|Apr21-04, 11:35 AM||#1|
A few hypersensitivity rxns questions
Hey guys, I have a few questions regarding hypersensitivity reactions in the immune system. We covered the four types today, but I wrote down a few questions in my notes that I wanted to ask to verify my understanding of what we learned. I will ask the questions as statements of what I have learned to make sure I have no gaps.
I appreciate if someone may reply with answers, or just to say if my understanding is correct.
1. Ok, with regards to Type 2 (cytotoxic) rxns, we discussed how the blood type B is rare in Caucasians (European decent). This was because the organism that caused the (name?) plague had a surface antigen that was similar to the antigen on type B blood. This means that the body would recognize the plague organism as "self" and not attack it. The organism killed the people with blood type B, so that is why the type is rare. So how did the organism kill the people?
2. This next part refers to Rh factor and hemolytic disease of the newborn. I have in my notes that blood ABO antibodies are IgM. What does this mean? I also have that Rh factor antibodies are IgG. I see that the IgM antibodies won't cross the placenta, but the IgG will (because of size?) Do the IgG antibodies (the anti-Rh antibodies) cross the placenta while the fetus is in utero? So the sensitization happens during the first child birth, and the anti-Rh antibodies cross the placenta during a 2nd pregnancy? What causes them to cross the placenta? Is this just after fertilization?
3. What is the advantage of becoming sensitized to things? Like if someone has an allergy to saw dust. From what I know now, it seems like on their first exposure to sawdust that they would have no reaction. But on their second exposure they would have a Type 1 (anaphylactic) reaction. That means that each time they encounter sawdust, they would have the IgE's bound to basophils with the antigen on the IgE antibody, and then the basophils degranulate. What is the advantage of this? Is the basophil degranulation what gives the chemotaxis for the appropriate WBCs to come fight the foreign particle? From what I see, that is just harmful to the person, and that the sawdust is benign. I guess the advantage is that if the foreign body is a pathogen that you become sensitized to, that your body will fight it off.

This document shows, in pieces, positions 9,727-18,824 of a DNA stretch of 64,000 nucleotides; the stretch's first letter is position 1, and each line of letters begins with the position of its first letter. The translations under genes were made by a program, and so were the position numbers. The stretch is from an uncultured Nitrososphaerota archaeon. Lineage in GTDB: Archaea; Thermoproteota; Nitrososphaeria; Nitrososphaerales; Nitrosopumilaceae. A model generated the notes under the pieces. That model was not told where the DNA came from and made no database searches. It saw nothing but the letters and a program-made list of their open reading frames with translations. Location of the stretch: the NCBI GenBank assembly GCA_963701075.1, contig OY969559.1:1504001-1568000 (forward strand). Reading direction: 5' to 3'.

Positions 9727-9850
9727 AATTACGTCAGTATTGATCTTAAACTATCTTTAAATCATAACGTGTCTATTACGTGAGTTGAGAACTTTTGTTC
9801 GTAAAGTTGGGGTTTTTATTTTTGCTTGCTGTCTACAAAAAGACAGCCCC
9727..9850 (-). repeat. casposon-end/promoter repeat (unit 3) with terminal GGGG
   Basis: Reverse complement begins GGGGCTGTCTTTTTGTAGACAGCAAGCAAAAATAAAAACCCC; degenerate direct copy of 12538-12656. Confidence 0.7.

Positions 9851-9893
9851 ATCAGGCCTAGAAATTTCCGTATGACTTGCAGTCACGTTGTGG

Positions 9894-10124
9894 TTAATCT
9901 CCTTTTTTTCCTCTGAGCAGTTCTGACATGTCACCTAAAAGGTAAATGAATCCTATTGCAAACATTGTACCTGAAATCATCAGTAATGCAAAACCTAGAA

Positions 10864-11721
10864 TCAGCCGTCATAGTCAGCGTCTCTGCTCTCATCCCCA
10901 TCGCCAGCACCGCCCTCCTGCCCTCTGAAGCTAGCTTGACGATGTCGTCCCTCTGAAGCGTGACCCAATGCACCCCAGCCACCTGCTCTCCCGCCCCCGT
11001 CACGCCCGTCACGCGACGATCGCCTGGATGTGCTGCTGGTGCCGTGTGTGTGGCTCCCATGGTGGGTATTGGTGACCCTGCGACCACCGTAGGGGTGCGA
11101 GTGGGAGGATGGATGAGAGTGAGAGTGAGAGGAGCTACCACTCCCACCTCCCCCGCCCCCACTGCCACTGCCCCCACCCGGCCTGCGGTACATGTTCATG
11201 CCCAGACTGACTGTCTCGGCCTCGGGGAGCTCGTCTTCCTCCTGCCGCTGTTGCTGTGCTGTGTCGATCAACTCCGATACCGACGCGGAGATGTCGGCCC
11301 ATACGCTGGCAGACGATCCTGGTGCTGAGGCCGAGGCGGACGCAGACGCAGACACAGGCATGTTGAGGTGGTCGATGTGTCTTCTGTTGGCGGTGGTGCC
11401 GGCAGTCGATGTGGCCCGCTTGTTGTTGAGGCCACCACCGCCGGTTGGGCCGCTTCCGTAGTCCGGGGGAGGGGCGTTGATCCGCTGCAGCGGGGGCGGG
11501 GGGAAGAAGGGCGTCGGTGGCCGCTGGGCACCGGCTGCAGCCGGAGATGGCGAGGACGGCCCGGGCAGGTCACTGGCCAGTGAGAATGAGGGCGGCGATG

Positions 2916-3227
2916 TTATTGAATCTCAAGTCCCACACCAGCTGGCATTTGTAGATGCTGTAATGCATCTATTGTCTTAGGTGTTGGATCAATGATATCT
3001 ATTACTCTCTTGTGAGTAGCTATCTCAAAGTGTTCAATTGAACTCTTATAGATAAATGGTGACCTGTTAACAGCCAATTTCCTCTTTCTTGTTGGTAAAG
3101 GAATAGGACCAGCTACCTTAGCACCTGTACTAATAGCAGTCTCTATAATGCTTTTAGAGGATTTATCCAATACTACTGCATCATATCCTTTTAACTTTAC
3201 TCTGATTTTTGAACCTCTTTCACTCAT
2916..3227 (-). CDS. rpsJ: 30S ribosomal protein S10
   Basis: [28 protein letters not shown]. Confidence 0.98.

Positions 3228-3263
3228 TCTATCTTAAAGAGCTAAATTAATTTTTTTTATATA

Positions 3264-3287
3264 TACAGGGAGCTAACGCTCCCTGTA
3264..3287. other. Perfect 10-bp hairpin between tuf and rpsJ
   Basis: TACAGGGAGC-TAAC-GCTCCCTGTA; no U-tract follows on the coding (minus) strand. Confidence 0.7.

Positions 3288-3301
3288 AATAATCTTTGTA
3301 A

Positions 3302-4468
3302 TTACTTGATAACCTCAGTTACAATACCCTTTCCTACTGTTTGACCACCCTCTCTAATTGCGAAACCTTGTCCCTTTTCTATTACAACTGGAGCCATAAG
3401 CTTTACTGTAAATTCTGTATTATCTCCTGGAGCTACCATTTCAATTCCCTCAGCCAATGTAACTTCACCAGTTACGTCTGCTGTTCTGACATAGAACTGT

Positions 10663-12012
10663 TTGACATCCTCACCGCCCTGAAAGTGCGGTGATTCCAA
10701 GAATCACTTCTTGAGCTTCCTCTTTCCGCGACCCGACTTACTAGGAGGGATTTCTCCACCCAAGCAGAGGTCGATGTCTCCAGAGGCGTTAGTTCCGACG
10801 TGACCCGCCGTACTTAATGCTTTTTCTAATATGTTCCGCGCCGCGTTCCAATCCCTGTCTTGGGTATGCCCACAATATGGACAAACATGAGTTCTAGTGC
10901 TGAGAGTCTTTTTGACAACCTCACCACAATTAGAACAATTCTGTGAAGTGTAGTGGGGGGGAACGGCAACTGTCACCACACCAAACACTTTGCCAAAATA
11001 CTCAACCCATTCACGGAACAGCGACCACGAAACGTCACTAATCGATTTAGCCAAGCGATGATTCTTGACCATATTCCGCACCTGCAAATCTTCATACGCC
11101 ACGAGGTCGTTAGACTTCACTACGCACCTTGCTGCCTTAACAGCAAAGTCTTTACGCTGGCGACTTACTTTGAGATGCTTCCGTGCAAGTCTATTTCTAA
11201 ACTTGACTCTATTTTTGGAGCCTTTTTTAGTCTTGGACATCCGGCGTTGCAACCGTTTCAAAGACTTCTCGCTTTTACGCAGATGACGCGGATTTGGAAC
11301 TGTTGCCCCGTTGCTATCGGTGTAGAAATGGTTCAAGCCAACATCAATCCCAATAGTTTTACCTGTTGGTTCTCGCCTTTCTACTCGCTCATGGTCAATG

4. For things like bacteria, sawdust, penicillin, etc, anything that gets in your blood circulation that causes any type of reaction, where do these foreign objects leave the blood? What filters them out? How do they exit the body?
5. In the text, it mentions that some people are allergic to penicillin. I thought penicillin (a fungus, right?) was some type of wonder drug? If it is, how does it help the body? The text states that penicillin is a hapten that must combine with a carrier serum protein. That makes it immunogenic. How does this help a person that is not allergic to penicillin?
6. The text states that allergy desensitizations aim to cause the production of IgG antibodies rather than IgE antibodies. How does this happen? How does the repeated presence of an antigen gradually make IgG be produced over IgE?
7. Where does all this fit in with the thing about if you get sick once with a disease (like chicken pox), that you can not get sick with it again? Why for some things if you are exposed once you are immune from it forever, but for other things if you are exposed a second time you could die (anaphylactic shock)? In addition, what makes a person hypersensitive to something whereas another person isn't?
I thank you very much if you may help me out with these questions. I find this area really interesting, but I know my knowledge has huge, gaping holes in it. My professor this semester was, well, horrible. The only way to pass the class was to memorize his old tests that you had to get from people in previous semesters (this is true, his tests had probably 25% questions on material we didn't cover, and 15% questions on material we covered the days AFTER the test!!). But my professor had rheumatic fever and endocarditis. Had just had his bicuspid and aortic semilunar valves replaced. So,, we have a new guy, and now we are kind of learning!
|Apr21-04, 01:18 PM||#2|
Edit is in bold.
|Apr21-04, 05:24 PM||#3|
Hey ian smith!
Thank you for that reply! That answered my questions, and has made clear a handful of points! My I ask what your area of exerptise is?
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